informa
/
2 MIN READ
Commentary

JumpBox: Instant Open Source, Just Add Virtualization

I love how open source projects are inherently malleable things. Easiest example: the plethora of Linux distributions and hardware ports. Beyond that there's the endless ways open source applications can be repackaged and delivered -- in Linux distro repositories, as a BitNami stack or some other standalone unit ... and now, JumpBox.

I love how open source projects are inherently malleable things. Easiest example: the plethora of Linux distributions and hardware ports. Beyond that there's the endless ways open source applications can be repackaged and delivered -- in Linux distro repositories, as a BitNami stack or some other standalone unit ... and now, JumpBox.

Billed as "Instant Infrastructure", JumpBox delivers all-in-one packages of many common open source applications. Instead of making them into self-installing or -unpacking stacks for specific OS platforms, they release them as self-contained virtual machines using Ubuntu 8.04 as the underlying platform. These VMs can run as-is under Xen, Virtual PC, or VMware (your choice), and I also was able to get JumpBox VMs running under Sun xVM VirtualBox with a little effort. (Networking needed some tinkering.)

Once you have a JumpBox set up in a virtual machine, they're a snap to get running. Boot a JumpBox and you're greeted with a welcome screen that tells you what network address to connect to for Web-based configuration. From there you can make manual changes to networking settings, shut down / restart the 'Box, and so forth. The process of configuring the application itself will vary depending on what application you're running, but if you have experience with the app in question it should be easy.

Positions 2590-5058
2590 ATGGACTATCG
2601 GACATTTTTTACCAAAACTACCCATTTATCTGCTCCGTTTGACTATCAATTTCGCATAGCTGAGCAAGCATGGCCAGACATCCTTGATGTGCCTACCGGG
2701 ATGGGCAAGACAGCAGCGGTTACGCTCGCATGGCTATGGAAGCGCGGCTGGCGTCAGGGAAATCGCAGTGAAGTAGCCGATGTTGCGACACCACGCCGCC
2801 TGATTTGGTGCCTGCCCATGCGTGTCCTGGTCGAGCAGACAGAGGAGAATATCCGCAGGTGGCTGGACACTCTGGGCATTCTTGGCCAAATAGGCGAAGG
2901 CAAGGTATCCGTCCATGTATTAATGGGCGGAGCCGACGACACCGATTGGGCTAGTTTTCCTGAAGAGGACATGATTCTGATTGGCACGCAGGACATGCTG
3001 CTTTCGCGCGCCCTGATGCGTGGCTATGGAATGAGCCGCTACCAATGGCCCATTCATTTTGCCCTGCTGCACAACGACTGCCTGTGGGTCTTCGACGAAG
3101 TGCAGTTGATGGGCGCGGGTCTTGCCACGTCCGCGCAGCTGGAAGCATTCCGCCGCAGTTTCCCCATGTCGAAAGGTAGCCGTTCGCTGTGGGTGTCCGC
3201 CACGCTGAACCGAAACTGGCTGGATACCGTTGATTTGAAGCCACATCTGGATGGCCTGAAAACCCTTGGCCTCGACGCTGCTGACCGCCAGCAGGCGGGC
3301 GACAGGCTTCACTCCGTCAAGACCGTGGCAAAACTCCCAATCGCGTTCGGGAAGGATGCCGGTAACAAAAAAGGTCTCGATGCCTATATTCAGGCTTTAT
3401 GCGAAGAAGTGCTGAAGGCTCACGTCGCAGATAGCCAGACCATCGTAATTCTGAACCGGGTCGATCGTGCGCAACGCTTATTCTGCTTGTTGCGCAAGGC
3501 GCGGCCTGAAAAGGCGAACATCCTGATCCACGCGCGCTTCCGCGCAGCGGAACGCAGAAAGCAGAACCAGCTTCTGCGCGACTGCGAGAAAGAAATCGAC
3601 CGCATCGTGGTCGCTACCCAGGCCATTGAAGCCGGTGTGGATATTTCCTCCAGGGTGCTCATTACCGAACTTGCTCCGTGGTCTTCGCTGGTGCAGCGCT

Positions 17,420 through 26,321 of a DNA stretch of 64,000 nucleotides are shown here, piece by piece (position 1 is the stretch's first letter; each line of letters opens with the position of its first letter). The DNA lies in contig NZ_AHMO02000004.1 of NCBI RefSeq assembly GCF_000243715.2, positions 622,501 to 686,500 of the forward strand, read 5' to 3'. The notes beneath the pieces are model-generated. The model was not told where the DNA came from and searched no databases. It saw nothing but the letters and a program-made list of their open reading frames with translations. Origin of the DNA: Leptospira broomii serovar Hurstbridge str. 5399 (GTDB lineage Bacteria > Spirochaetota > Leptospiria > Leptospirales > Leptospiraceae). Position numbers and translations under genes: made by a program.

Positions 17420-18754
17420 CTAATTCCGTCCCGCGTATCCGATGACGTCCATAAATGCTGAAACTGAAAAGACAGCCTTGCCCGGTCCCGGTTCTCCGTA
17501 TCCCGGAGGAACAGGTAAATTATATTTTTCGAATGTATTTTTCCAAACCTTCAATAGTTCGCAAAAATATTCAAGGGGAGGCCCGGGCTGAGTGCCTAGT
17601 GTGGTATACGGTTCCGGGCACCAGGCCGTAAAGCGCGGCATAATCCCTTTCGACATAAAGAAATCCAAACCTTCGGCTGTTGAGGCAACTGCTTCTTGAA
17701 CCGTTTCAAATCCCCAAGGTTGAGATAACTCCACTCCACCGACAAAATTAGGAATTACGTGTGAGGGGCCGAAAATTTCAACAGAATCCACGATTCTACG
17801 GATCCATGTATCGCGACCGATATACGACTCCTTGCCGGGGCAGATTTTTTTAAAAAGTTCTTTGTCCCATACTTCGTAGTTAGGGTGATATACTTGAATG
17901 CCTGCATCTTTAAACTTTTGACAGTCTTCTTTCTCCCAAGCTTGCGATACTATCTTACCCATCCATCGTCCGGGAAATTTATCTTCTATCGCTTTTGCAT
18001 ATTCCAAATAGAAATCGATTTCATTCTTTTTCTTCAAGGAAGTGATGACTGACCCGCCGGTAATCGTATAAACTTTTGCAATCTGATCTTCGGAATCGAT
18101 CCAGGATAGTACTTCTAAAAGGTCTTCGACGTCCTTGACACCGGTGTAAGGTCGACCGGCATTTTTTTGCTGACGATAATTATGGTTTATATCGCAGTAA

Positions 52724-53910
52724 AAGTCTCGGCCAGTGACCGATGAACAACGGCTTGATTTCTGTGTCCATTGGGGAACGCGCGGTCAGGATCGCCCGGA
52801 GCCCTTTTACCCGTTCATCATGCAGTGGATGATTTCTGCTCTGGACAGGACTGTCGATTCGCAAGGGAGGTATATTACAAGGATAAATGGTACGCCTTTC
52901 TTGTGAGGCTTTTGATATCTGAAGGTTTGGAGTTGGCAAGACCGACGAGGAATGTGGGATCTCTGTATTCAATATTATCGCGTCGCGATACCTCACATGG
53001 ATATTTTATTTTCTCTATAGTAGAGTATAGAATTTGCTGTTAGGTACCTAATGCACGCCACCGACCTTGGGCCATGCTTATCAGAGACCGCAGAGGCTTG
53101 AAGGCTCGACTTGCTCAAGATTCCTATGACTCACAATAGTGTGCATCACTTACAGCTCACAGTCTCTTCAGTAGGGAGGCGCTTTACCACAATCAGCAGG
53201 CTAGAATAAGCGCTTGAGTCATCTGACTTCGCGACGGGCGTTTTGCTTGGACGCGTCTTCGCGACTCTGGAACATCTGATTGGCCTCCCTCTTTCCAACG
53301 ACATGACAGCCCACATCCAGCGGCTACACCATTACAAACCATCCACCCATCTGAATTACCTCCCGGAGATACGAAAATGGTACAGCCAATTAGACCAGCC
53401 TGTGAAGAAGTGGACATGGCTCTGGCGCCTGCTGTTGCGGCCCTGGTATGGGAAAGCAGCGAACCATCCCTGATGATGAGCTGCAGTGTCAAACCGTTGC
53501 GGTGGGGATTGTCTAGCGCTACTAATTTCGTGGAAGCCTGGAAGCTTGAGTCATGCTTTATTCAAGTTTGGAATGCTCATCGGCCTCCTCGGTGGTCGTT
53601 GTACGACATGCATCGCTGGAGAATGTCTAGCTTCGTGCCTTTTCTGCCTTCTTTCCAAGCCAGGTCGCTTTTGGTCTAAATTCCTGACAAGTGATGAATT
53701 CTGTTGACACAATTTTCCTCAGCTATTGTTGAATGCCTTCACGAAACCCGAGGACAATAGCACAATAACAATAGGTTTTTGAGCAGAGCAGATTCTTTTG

If you purchase a JumpBox subscription key, you get to unlock a whole slew of additional functions: instant updates to new versions of JumpBoxes when they come out, automatic backups to an Amazon S3 repository, easier ways to migrate data to new instances of a JumpBox, and so on. It's another twist on monetizing open source by selling services, add-ons, or expanded functionality.

I'm more inclined toward using something like the BitNami stacks, or better yet something which could be unpacked in a single directory and run as-is (like XAMPP) without formally installing it. Virtual machines have a bit more overhead, but do have the advantage of being thoroughly self-contained.

If you've been using a self-contained FOSS app stack yourself, sound off below.

Editor's Choice
Brian T. Horowitz, Contributing Reporter
Samuel Greengard, Contributing Reporter
Nathan Eddy, Freelance Writer
Brandon Taylor, Digital Editorial Program Manager
Jessica Davis, Senior Editor
Cynthia Harvey, Freelance Journalist, InformationWeek
Sara Peters, Editor-in-Chief, InformationWeek / Network Computing